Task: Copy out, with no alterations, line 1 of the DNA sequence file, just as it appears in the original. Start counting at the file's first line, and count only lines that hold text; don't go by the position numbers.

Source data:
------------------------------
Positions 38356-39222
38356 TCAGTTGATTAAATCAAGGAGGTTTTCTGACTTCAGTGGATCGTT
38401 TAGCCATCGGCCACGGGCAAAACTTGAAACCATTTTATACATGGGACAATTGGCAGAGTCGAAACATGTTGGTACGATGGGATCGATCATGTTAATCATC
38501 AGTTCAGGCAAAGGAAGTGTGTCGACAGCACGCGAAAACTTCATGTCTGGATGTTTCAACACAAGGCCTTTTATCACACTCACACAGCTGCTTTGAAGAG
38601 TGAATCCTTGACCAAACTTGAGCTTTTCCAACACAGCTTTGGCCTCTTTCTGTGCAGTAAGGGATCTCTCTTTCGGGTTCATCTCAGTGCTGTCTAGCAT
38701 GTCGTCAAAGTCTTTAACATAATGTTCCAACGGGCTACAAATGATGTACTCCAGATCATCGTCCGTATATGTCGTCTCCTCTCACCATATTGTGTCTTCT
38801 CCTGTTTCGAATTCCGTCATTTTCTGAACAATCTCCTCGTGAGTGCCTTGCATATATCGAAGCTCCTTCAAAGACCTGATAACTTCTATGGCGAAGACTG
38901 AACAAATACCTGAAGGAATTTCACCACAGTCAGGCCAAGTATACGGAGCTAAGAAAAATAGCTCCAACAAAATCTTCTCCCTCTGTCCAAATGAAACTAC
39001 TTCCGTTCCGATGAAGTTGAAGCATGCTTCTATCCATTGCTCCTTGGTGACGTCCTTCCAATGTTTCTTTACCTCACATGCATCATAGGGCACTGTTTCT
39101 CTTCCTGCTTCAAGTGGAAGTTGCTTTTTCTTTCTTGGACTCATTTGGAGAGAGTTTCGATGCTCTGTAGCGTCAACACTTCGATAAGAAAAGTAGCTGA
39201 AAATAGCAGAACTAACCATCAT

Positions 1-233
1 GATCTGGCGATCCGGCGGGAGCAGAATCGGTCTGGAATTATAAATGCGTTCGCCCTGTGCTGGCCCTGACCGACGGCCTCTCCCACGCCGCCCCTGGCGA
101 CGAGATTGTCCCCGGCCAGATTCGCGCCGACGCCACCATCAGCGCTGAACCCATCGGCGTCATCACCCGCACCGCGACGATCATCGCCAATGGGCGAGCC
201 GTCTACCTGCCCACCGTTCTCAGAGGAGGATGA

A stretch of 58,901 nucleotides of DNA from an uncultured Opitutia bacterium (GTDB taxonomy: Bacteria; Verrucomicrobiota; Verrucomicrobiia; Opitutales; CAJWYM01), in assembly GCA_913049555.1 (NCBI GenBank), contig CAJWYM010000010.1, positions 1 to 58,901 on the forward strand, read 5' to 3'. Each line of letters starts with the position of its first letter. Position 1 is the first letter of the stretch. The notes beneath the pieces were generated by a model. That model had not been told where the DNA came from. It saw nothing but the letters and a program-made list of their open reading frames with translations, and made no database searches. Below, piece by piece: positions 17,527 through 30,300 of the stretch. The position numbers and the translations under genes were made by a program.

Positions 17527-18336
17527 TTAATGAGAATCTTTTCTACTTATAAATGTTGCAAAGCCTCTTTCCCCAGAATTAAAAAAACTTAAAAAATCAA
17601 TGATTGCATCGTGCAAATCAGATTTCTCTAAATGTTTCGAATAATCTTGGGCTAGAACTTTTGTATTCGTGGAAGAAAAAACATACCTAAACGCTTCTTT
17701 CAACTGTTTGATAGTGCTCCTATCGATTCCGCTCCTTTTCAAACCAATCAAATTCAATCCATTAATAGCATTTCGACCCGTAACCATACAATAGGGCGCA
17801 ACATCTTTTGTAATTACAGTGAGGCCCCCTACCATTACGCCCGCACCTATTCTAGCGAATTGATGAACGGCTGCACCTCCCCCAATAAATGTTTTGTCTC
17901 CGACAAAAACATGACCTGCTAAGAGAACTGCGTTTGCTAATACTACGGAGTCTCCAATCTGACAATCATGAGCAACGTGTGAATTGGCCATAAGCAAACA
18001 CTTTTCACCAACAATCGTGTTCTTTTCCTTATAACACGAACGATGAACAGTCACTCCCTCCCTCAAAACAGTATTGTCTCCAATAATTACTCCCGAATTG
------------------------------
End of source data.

Positions 38356-39222